The High Court has blocked the Home Office's decision to deport a convicted drug dealer to Jamaica.
The court ruled the man can make a fresh application to stay in the UK as he was a reformed crack cocaine addict.
The judge added the Home Office had not sufficiently looked at the effect on his nine-year-old son who suffers from attention deficit hyperactive disorder.
The Home Office said he had a history of violence and his removal would be "conducive to the public good".
An immigration judge rejected his appeal against deportation in 2006.
The judge had said at the time there was nothing to prevent his wife and son from joining him in Jamaica, and the public interest in the father being deported outweighed the compassionate circumstances of his case.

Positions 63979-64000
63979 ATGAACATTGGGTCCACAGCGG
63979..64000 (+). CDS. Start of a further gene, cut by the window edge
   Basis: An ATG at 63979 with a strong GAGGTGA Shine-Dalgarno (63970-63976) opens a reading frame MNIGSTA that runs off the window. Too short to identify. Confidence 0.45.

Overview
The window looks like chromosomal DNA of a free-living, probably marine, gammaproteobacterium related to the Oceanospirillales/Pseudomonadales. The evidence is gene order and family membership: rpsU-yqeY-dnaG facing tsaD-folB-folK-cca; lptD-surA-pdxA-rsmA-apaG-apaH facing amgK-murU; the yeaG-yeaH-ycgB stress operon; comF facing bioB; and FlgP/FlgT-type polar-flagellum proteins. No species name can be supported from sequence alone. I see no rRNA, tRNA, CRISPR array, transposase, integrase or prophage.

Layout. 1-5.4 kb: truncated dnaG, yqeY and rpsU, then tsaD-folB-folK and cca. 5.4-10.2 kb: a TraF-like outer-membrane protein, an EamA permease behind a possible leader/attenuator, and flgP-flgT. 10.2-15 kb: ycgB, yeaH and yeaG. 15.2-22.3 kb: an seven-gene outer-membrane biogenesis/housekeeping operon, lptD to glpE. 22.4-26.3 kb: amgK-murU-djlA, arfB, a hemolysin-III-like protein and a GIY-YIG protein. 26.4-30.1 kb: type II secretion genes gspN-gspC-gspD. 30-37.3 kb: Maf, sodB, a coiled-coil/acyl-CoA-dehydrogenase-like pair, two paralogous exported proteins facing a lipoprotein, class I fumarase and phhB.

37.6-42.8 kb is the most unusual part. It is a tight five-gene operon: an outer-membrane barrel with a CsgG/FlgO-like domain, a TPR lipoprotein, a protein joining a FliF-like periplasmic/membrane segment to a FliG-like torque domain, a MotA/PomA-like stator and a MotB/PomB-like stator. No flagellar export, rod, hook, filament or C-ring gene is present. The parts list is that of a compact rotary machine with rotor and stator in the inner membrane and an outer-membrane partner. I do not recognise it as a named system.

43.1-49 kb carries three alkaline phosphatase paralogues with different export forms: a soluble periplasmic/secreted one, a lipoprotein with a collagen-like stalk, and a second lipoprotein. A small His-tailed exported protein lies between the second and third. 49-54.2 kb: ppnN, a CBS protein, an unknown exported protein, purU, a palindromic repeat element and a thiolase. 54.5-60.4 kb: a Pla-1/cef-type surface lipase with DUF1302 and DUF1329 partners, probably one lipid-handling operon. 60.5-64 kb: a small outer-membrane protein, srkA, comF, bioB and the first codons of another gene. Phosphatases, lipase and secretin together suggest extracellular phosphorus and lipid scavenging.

But on Monday, Mr Justice Collins said the fresh claim was based on Parole Board reports not seen by the immigration judge that showed he had "learned his lesson", was in employment and no longer involved in drugs.
He ruled the Home Office had wrongly rejected his application to bring a fresh human rights claim to be allowed to stay with his family in the UK.
Mr Justice Collins said the son, who must not be identified for legal reasons, had been described by his north London school as "one of the vulnerable group of black Caribbean boys" for whom absentee fathers was one of the main causes of educational weakness.
The Home Office said the public interest in deporting him outweighed his family rights under Article 8 of the European Convention on Human Rights.
The Home Office said it was through engaging in drug crime and his own actions that he was an absentee father and jeopardised his right to remain in the UK.